It was like stepping onto the set of Gilligan’s Island – swaying palm trees, thatched roofs and a profusion of frangipani. If MaryAnn had stepped out of the jungle bearing a coconut cream pie I would not have blinked. Or maybe that was just the jetlag kicking in.

Kauai is called the Garden Island – picture lush green as far as the eye can see. The main road hugs the edge of the coast, almost completely circling the island, perfect for exploration – just keep the sea on your right or left depending on the direction travelled.

I believe that half the fun of travelling to other countries is the opportunity to experience a place on a whole range of different levels – from the tourist high spots to the local haunts. Nothing enables this more than using public transport. Yes, I could get somewhere more quickly, more easily and in more comfort if I hired a car, but where is the fun in that?

Kauai has a fantastic public transport system with air-conditioned buses almost every 20 minutes. You can ride east or west, as far as you like, for the princely sum of US$2.00. The bus system is pushbike-friendly too and each bus has a clever racking system attached to the outside of the front of the bus to easily and safely transport bicycles. That would be handy if you were planning a cycling tour of the island – simply ride for as long as you like and then pull up at the first bus stop and wait for your $2 chauffeur

We went East the first day to Hanalei Bay. It is lovely to sit and watch the world go, or to idle, peering into backyards, down small streets and dusty lanes, and past shops and buildings giving into age or giving up to the jungle. Not all of it was pretty but all of it was interesting.

Needless to say we were a bit of novelty – a couple of tourists on the local bus and Aussie ones at that. Perhaps it is the gentle rhythm of the road but it seems to encourage people to get to know their neighbours. One fellow passenger shared his concerns about the amount of Chinese investment in the island locking the locals out of property ownership. Conversations like these, eerily familiar, give a small insight into the ‘real’ life of the island rather than just the tourist gloss. The bus driver looked a bit puzzled as we rode the bus to the very last stop. We had nothing better to do and we had to get our $2 worth.

south-pacific-musical-edition-

Source: Wikipedia

Hanalei Bay is the Hawaiian town of your imagination – wall-to-wall sarong shops interspersed with ukulele and surf shops. If you are not interested in any of this kitsch then retail pickings are slim, but the scenery makes up for it. This piece of paradise has been the setting for many movies including South Pacific and The Descendants. George Clooney was nowhere to be seen that day but we did strike up a conversation with a man who “loved the idea of traveling to Australia but there were too many things there that could kill you!” I guess that is one way we can manage our tourist numbers.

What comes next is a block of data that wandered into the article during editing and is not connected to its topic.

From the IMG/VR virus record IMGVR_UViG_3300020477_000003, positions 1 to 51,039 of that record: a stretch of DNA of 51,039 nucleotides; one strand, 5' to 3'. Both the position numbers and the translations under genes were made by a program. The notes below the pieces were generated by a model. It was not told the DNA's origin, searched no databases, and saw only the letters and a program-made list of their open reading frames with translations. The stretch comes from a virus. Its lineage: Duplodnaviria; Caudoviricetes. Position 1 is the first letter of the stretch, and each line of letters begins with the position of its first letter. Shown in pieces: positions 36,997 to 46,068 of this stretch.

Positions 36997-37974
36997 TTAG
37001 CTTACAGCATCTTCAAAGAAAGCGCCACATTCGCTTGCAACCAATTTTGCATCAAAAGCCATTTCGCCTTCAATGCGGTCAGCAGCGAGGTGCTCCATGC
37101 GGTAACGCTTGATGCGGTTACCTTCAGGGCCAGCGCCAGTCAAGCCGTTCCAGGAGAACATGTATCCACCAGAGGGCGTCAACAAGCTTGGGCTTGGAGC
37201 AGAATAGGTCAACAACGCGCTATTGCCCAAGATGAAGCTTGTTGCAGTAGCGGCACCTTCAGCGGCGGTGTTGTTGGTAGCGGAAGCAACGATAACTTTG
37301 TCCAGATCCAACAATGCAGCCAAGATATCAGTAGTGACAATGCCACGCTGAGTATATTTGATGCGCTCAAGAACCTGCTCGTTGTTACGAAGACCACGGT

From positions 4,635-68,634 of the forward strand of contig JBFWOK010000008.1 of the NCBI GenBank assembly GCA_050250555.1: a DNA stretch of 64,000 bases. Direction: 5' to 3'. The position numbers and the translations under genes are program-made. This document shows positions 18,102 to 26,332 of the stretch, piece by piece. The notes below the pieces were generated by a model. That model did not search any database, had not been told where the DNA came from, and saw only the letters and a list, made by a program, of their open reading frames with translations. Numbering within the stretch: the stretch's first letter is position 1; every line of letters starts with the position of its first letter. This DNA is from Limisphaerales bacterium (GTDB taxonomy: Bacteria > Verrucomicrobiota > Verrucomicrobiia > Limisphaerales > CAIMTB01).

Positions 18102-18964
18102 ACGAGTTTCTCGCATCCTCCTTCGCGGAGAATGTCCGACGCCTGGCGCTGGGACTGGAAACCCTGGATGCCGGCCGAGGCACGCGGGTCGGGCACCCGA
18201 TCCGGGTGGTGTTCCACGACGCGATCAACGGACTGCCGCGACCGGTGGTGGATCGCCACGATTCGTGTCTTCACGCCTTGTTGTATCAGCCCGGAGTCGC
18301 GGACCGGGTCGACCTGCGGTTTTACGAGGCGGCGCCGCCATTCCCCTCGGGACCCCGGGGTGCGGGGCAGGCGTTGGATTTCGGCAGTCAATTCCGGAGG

After the success of our bus journeys on Kauai, we thought we would adopt the same approach in Honolulu on Oahu Island. This is a completely different undertaking in a large city with multiple bus lines going every which way plus hotel shuttles, trolley buses and taxis. But being over-confident we were not deterred.DSCF4239.JPG

The Brave Man*, in need of some retail therapy, decided we needed to visit the Outlet Centre and bag a bargain or six. The concierge at the hotel recommended a shuttle bus ($10 each) but we were convinced we could navigate the public transport system for $2.50 each. What could go wrong? It was only a short, direct ride out there on the #42 bus.

Starving, dying of thirst and in dire need of a bathroom, we arrived at the Outlet Centre nearly four hours later! We had seen the seedier side of Honolulu, thousands of tents of the homeless and more graffiti and rundown businesses than we cared to count. We had changed buses, we had sat in the sun with the locals at the bus non-shelters, and had had plenty of time to consider our actions. All of which could have been avoided by investing in a 40 minute shuttle bus ride and $10.

A shuttle bus was immediately booked for the return trip to the hotel and we ran to make the most of the remaining 45 minutes shopping time! At least that limited the amount of damage to the credit card.

Lessons learned:

  • Taking the easiest option is sometimes the best option.
  • Take the time to travel simply but be prepared for things not to go to plan.
  • These little inconveniences are ‘first world problems’, so chalk it up to experience and enjoy it all regardless.

July 2015

*The Brave Man refers to my husband. He is indeed a brave man for marrying a crazy woman like me!